London (CNN) - The culmination of Joe Biden's journey to the Oval Office was seen far beyond Washington DC on Thursday, with images of his inauguration splashed across the front pages of newspapers around the world.
Papers in most countries marked the dawn of the Biden era with pictures of the new US President taking the oath of office, and many highlighted the slew of executive orders he signed on his first day.
Some front pages also reflected on the end of the tumultuous Trump era, and a handful took a parting swipe at the former President -- a decision indicative of the relief much of the international community felt as his time in office drew to a close.
But for the most part, it was Biden who commanded the spotlight. Here's a selection of front pages from various parts of the world.
Canada's National Post was one of many papers to pick out Biden's proclamation, made in his inaugural address, that "democracy has prevailed."
It noted Biden's message of healing, writing that "an extraordinary, sometimes violent, transition of American power came to a peaceful end Wednesday."
The UK's Guardian newspaper highlighted the same line, splashing a picture of Biden delivering his speech across its front page, while The Daily Telegraph, focused on another line -- Biden's call to end "this uncivil war" that has divided the US.
Britain's tabloid papers approached the inauguration with typical zeal, ignoring the high-minded rhetoric of Biden's speech in favor of a swipe at his predecessor. "Don's Gone... Let's Go Joe!" the Daily Mail wrote. The Metro encouraged Biden to "Now Make America Great Again," re-purposing Trump's long-running slogan. The Daily Mirror called Wednesday "A day of hope" and the Daily Express said it was a "Big Moment for the US and Britain."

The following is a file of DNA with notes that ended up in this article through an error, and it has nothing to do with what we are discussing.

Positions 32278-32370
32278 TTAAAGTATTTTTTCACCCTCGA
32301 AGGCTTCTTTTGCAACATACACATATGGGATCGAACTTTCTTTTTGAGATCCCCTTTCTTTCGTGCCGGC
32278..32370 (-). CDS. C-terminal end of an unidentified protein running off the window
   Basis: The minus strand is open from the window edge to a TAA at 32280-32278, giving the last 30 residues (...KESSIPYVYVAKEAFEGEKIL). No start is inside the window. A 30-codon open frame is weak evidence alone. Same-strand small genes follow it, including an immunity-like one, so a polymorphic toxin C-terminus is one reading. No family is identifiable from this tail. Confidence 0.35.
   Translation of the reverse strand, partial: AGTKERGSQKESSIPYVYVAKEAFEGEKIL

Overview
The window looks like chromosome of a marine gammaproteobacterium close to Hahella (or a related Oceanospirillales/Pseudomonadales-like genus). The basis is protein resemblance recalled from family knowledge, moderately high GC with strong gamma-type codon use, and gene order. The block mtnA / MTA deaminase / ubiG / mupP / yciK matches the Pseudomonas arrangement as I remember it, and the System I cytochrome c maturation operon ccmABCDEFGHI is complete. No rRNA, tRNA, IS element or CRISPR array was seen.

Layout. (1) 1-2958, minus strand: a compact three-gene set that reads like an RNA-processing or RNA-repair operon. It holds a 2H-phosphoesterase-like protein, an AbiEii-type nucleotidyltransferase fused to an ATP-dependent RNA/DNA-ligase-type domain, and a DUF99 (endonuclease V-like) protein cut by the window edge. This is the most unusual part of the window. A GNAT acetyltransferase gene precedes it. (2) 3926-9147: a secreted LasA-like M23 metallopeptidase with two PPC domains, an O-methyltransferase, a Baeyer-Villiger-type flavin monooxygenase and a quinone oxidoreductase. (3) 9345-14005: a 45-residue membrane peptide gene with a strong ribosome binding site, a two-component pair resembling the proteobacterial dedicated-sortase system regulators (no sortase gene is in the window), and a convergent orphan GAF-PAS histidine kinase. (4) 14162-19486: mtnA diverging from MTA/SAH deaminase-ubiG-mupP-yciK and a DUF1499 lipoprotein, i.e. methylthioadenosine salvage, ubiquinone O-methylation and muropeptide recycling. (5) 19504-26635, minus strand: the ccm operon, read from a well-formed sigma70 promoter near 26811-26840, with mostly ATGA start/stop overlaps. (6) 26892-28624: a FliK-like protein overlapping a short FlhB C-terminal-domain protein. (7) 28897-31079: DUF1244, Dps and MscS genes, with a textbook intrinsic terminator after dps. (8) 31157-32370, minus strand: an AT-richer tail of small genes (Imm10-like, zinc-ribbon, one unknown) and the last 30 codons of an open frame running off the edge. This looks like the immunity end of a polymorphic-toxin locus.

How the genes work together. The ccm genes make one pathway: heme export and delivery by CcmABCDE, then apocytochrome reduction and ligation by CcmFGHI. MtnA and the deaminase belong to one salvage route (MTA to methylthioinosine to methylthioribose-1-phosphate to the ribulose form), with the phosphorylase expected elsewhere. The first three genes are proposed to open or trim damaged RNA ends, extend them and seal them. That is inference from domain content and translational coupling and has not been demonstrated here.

Scottish newspaper The National went so far as to bid "good riddance" to Trump -- adding the words "you're fired" in reference to the former president's past role on TV series "The Apprentice."
But the most irreverent front page came from the Daily Star, which superimposed Trump's face onto a picture of the Incredible Hulk.
Biden has spoken frequently of his Irish heritage, and his win was marked by front page headlines across the country. The Irish Examiner called it "A New Day," while The Irish Times said he "reset the tone" with his address.
"Welcome Back America" was the message on the front of La Stampa, one of Italy's most-read newspapers. Trump was widely unpopular across western Europe, and many EU leaders expressed relief at the beginning of Biden's term.
Spain's El Mundo welcomed Biden with the frank assessment that "There is much to heal in the US." Spanish Prime Minister Pedro Sanchez said after Biden was sworn in: "Today is a great day ... We'll work with the US for democracy and the reinforcement of a more just, sustainable & inclusive global governance."
Most of Australia's Thursday papers went to print before Biden was sworn in, so many focused on Trump's departure -- with a fairly clear stance on the outgoing leader. "Don Let the Door Hit You on the Way Out" was the West Australian's blunt sendoff, while the tabloid NT News opted for a pun in its equally dismissive farewell.
The Guardian picked up on Biden's promise to lead all Americans, not just those who voted for him. Nigeria's Burna Boy was included on Biden's official inauguration playlist on Wednesday.
The South China Morning Post, a Hong Kong-based daily for English readers, featured a picture of Biden with his wife, Jill Biden, and the Second Family waving during the ceremony.
Meanwhile, Gulf Today referred to Trump as a "trumped-up leader" in its front page coverage of the inauguration of Biden, which featured an image of the 46th president taking the oath.
United Arab Emirates